Horses are creatures of habit. They're designed to be healthiest when they're in a herd out in a field, grazing all day. Nearly anything else causes some level of stress, let alone loading them in a metal box to take them from their home and herd.
Risks from travel include: weight loss, dehydration, respiratory infections, gastric distress that could lead to colic, and muscle fatigue. All of which we definitely don't want our horses to experience in general, but will also certainly decrease their performance at the show.
The Impacts of Travel
Hauling your horses is exercise. Research from the University of California, Davis has shown that horses can lose 0.45 to 0.55% of total body weight per hour of transport1. So if you have an 1100lb quarter horse, that's 4.95-6.05lbs per hour. On a 5 hour trip, your horse could lose over 30lbs. This is a good indication of the toll travel can really take on your horse.
Muscle Recovery & Stamina: The faster your horse recovers, the more energy they’ll have to perform. So, it’s important to consider the time it will take for their body to replenish energy, mostly stored in their muscles in the form of glycogen. (Bonus tip: this is part of the reason why horses will experience muscle fatigue resulting in more stumbling).
Digestive Health: The stress from travel can also cause gastric distress and negatively impact the health of the microbiome - responsible for many things including supporting healthy digestion of fiber in the hindgut, blocking bad pathogens and toxins, boosting the immune system and more.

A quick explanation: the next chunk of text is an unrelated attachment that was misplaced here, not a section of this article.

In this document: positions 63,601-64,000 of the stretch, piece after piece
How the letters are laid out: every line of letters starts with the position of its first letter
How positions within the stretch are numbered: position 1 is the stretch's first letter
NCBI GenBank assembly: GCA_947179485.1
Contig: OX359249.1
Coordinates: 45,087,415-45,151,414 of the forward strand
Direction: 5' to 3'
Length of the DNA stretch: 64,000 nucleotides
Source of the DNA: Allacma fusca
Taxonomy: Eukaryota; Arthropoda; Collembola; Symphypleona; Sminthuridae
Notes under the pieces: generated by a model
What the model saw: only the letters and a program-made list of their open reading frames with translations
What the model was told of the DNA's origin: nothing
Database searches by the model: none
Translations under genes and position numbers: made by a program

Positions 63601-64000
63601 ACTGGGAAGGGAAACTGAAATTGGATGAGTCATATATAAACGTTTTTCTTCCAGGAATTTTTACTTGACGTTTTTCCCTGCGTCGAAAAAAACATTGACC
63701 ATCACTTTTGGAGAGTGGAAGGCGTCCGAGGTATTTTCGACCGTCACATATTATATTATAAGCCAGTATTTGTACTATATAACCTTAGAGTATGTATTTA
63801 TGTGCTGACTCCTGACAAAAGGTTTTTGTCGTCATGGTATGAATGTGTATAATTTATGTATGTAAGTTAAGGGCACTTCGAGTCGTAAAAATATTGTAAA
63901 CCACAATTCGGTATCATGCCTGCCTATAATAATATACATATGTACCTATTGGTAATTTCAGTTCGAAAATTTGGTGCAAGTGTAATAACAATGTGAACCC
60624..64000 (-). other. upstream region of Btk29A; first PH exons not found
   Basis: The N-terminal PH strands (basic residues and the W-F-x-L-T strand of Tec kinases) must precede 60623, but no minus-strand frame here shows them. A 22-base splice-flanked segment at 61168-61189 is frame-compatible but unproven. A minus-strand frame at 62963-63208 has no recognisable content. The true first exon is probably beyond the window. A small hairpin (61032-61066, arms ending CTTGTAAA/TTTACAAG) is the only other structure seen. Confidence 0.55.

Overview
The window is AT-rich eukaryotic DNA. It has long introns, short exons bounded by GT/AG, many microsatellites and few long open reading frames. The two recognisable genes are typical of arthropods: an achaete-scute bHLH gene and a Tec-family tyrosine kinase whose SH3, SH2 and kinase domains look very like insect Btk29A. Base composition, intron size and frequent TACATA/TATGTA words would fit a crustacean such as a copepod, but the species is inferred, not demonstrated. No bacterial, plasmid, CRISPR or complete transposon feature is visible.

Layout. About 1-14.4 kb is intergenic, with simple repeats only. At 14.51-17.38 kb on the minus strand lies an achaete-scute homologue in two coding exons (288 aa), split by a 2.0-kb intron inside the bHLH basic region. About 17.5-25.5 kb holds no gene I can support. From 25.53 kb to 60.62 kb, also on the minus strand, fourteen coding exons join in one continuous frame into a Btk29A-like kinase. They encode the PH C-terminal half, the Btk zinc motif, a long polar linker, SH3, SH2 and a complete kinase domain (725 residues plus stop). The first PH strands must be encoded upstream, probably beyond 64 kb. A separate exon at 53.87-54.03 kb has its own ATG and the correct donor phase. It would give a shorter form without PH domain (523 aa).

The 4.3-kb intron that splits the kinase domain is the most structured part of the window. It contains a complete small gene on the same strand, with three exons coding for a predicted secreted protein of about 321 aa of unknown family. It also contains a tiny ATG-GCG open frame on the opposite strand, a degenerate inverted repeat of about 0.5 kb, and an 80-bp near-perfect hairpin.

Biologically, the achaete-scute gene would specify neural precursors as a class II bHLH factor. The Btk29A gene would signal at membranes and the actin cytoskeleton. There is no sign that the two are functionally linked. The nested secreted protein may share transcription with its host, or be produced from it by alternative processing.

Respiratory Health: Did you know? Studies have shown that tying heads in an upward posture for long periods of time makes it more difficult for horses to get rid foreign particles in the trachea, leading to more bacteria in the respiratory system and infections. The stress from travel also decreases the immune system's ability to fight of viruses and bacteria - further contributing to the risk of infection.
Recommendations to decrease the risks of travel stress, promote overall well-being and improve performance.
- Provide adequate rest time after hauling (recommend 1 day for hauls between 6 and 12 hours, and 2 to 3 days for trips over 12 hours)
- Stop frequently to provide water, and check for dry feces. With dehydration being another risk, this could also compound the negative impacts on muscle recovery.
- Keep your horse’s respiratory system healthy, by ensuring the trailer is clean and has good ventilation.
- Tie heads as low as possible, to help prevent respiratory infections, while still being safe and allow slack for movement
- Supplement with Chromium Propionate, recently approved by the FDA’s Center for Veterinary Medicine, shown to help increase the uptake of glucose by cells - leading to faster replenishment of stored energy in the muscles.
- Take your hay, grain and supplements with you to prevent disruption to the digestive system. Don't change anything, if you can.
- Further support the digestive system with pre and probiotics, and/or a foregut buffer.
Learn more at StrideAnimalHealth.com.
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1 - Sonder, Claudia, and Gregory Ferraro. Edited by Barbara Meierhenry, 2013, Transporting Horses by Road and Air. https://ceh.vetmed.ucdavis.edu/sites/g/files/dgvnsk4536/files/local_resources/pdfs/pubs-July2013HR-sec.pdf